Strider toys with new pitch shapes in first spring BP session

February 19th, 2024

NORTH PORT, Fla. -- was asked if it felt good to get the competitive juices flowing again while facing Austin Riley and Matt Olson in a live batting practice session on Monday.

“I woke up and was ready to go,” Strider said. “I’m in a bad mood and I’m ornery and they know they need to clear out of the clubhouse when I walk in. I like that a lot. I’ve missed it, and seeing how things ended last year, I’ve been itching to get out there.”

Strider has a great sense of humor and he’s also very intense. So, there’s reason to pause and wonder if he is being serious or sarcastic. But it quickly becomes clear this Feb. 19 matchup against a couple MVP-caliber teammates in Riley and Olson provided the Cy Young Award candidate a chance to approach this like he would a regular season start.

“You have to,” Strider said. “I think I made that mistake last year when I was working on too many things and didn’t have clear goals every single time I got on the mound in Spring Training. It kind of put me behind the starting line once the season got going.”

As great as Strider is, this is all still relatively new to him. He stands as one of four pitchers in modern history to record multiple 200-strikeout seasons with the Braves. But he has completed just three seasons above the collegiate level. This is just the third time he has been in big league camp, but just the second during which he knows he’ll begin the season in Atlanta’s rotation.

Still, he’s always shown an advanced maturity and understanding of the art of pitching. There’s no doubt that he’ll continue to focus on the great fastball-slider mix that has helped him tally an MLB-best 483 strikeouts over the past two seasons. Yankees ace Gerrit Cole ranks second with the 479 strikeouts he’s compiled while throwing 91 1/3 innings more than Strider during that same span.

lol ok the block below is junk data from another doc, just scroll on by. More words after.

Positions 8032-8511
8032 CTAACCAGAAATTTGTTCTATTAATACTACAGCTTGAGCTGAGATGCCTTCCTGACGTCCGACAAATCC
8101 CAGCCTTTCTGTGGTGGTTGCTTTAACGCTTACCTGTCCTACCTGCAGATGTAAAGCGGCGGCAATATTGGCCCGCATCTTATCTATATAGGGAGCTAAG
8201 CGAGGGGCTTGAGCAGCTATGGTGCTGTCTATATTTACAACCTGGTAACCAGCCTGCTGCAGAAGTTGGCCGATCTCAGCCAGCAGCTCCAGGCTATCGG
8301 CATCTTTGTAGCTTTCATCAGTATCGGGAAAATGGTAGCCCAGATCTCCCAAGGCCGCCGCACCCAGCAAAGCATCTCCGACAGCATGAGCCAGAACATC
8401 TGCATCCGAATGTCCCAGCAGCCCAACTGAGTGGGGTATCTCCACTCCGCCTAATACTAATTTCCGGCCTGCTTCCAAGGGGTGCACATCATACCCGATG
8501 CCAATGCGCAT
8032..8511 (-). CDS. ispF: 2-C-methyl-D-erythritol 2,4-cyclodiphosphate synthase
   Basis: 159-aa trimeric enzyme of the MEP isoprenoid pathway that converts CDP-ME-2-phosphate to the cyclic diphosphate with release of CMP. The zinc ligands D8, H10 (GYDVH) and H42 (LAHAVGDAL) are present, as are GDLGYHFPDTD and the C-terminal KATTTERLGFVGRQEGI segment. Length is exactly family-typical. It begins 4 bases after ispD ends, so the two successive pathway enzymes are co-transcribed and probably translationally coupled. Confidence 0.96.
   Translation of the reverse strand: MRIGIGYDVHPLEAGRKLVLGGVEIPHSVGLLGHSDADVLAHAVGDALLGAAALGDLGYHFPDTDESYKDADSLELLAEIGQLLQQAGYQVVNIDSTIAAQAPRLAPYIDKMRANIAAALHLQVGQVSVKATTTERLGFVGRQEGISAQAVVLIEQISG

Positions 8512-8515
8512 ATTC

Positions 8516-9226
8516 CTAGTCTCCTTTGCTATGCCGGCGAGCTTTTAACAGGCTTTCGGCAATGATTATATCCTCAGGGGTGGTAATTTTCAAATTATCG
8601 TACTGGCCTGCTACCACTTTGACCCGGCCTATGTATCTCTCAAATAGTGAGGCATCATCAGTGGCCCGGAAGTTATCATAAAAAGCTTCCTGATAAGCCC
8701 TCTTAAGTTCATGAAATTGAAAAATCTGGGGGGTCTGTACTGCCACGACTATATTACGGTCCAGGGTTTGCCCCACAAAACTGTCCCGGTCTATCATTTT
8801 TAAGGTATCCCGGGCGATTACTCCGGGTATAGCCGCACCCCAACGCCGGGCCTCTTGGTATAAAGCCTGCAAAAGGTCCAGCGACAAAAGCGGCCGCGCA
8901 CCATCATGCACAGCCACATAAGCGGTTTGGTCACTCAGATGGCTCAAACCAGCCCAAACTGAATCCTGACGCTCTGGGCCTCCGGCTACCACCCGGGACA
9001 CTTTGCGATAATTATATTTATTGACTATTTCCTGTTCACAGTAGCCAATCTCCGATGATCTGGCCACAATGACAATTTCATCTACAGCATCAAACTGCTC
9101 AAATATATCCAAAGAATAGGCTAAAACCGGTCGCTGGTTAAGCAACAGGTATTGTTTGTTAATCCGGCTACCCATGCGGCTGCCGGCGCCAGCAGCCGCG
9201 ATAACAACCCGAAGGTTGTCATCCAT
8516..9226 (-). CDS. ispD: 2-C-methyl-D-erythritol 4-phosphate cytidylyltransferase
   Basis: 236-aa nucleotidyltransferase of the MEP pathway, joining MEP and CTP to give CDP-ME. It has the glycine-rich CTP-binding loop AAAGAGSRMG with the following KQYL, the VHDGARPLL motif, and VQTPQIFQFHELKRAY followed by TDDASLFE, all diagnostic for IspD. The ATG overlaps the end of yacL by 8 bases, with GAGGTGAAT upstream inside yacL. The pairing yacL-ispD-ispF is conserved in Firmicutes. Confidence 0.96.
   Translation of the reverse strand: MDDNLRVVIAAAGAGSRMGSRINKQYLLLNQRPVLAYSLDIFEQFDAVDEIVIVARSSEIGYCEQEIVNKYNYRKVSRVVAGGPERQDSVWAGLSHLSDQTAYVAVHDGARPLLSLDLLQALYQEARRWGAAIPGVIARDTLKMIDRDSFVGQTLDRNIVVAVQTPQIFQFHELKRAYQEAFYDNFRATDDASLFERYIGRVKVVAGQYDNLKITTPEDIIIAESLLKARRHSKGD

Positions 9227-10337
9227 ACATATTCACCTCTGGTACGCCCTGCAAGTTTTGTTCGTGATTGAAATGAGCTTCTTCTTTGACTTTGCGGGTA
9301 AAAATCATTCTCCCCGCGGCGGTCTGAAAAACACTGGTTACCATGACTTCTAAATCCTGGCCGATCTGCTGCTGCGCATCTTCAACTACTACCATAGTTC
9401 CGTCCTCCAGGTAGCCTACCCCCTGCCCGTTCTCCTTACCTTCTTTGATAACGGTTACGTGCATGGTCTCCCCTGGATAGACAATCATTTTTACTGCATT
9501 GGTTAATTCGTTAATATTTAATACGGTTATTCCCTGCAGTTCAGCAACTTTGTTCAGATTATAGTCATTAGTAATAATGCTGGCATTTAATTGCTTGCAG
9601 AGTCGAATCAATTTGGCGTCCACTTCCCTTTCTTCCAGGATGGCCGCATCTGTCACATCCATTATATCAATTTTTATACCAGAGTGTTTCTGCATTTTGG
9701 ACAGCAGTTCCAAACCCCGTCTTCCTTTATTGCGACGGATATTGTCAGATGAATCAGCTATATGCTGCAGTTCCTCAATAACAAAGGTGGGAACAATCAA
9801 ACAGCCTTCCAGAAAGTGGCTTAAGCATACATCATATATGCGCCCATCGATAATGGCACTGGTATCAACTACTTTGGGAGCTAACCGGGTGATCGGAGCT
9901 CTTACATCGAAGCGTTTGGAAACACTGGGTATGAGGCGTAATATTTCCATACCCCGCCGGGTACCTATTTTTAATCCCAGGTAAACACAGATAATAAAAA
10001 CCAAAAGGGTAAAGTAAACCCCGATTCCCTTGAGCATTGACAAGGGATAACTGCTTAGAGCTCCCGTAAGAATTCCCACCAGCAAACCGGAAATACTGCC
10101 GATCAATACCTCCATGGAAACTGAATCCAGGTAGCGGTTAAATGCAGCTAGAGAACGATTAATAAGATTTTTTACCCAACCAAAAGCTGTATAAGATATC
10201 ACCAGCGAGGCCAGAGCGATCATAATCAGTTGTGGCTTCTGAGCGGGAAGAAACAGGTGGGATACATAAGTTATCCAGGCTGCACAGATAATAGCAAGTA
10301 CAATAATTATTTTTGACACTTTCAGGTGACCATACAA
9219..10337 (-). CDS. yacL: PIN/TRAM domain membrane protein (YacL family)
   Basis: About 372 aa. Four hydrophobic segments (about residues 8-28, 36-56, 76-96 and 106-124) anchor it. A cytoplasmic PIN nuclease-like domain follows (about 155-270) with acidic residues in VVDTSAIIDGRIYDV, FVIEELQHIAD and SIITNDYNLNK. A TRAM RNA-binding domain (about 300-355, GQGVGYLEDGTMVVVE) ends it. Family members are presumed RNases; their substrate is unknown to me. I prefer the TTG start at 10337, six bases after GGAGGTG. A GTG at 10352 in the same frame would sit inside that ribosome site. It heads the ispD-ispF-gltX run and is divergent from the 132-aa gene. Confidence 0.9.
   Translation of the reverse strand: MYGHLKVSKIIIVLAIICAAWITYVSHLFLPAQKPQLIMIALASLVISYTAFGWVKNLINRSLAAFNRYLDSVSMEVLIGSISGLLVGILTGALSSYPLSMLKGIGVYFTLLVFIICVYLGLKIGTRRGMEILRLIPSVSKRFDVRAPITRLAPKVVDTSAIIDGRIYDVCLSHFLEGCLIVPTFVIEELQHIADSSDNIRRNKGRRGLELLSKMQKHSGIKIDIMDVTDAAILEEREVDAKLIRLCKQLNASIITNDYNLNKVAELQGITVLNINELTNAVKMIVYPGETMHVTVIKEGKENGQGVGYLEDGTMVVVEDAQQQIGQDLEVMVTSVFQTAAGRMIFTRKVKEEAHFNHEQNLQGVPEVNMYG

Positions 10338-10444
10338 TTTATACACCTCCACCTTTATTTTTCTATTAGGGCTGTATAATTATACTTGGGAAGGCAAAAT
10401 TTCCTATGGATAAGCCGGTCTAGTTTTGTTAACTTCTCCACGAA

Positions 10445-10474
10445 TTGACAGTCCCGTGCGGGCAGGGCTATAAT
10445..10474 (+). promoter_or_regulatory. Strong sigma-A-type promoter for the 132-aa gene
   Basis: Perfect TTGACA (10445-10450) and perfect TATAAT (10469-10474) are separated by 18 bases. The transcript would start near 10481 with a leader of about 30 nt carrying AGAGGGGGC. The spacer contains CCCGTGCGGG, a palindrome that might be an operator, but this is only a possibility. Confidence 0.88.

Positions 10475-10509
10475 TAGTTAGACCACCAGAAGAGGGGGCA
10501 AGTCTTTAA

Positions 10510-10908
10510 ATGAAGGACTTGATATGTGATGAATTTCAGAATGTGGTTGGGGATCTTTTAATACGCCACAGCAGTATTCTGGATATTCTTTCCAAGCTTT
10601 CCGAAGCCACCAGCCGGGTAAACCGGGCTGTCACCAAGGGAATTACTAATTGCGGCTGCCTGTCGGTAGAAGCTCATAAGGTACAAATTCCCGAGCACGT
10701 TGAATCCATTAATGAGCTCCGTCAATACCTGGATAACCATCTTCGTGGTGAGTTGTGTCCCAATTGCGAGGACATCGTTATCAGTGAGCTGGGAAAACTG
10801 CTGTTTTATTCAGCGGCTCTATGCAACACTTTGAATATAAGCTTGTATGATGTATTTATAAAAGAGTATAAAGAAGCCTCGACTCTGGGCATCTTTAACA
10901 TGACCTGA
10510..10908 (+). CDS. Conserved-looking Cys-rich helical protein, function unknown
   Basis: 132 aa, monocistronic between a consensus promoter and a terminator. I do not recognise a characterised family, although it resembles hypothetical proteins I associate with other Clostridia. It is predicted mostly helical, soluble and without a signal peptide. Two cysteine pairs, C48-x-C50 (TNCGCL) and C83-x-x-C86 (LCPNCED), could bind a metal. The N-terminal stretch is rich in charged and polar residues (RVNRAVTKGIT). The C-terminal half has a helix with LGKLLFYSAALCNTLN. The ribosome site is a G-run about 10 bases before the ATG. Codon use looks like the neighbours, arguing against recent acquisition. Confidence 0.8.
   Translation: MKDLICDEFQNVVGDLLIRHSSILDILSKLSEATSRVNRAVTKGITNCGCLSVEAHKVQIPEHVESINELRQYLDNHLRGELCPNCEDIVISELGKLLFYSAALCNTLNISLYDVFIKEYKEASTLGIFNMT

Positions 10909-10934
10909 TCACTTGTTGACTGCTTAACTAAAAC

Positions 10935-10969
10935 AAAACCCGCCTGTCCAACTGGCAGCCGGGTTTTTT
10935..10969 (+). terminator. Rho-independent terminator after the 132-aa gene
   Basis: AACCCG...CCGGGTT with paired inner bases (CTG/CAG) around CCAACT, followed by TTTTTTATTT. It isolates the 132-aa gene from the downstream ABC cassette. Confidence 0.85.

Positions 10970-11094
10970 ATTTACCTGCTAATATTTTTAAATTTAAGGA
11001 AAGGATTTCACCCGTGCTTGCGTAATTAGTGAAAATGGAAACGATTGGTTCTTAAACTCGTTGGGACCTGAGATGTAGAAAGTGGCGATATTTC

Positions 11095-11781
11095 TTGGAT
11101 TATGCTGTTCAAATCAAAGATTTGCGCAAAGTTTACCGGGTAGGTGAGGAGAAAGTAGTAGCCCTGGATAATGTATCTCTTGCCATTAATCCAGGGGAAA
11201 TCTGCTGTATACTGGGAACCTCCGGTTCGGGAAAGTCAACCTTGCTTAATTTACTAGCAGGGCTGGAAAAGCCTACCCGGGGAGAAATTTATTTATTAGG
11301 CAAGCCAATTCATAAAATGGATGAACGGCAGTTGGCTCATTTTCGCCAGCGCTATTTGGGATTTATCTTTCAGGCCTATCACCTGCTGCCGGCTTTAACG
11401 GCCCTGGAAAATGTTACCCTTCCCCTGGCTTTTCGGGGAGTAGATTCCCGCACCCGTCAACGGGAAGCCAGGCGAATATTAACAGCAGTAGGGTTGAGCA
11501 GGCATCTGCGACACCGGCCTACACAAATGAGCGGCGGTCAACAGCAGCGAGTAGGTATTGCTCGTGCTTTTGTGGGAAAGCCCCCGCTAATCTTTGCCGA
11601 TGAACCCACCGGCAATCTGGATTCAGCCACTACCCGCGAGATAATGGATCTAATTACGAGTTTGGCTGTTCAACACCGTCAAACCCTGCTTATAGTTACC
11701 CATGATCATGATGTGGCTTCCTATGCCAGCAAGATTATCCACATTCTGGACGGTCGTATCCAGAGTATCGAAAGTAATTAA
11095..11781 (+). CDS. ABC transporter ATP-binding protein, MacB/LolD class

Looking for ways to improve, Strider has at least been toying with occasionally creating a different shape to his breaking ball. Having the ability to occasionally throw a breaking ball that might look more like a curveball would at least give opponents something else to worry about.

“Sweeper, slider, curve, slurve, who knows what any of that is,” Strider said. “I think it’s just manipulating the ball a little more, seeing what kind of shape I can get. More so, I’m just screwing around and taking a chance with things during live BP.”

Olson seemed to know a breaking ball was coming when he ripped a pitch into the gap during one of his two plate appearances. Riley ended one of his plate appearances with a sharply-hit ball to right field. The hitters viewed them as clear base hits. Strider and catcher Travis d’Arnaud, who was watching the live BP, considered anything that didn’t leave the yard to be an out.

“I was trying to get the guys out, even if I’m playing around, especially these guys, because I don’t like them very much,” Strider said.

The sarcasm is every bit as entertaining as his pitching.

“He’s the best in the game for a reason,” Riley said. “I was just sharing what I saw with him. The sliders that start in the zone, you saw the swings, they were really hard to stay on.”

This interaction will give Strider a better feel as he refines his dominant mix and possibly adds another look or two to an arsenal that is already arguably the game’s most dominant.

“The strengths are the fastball and slider,” Strider said. “Those are going to be the best for me when I’m the most competitive and when I have the most effort to focus. I’ve got to practice that more than anything else.”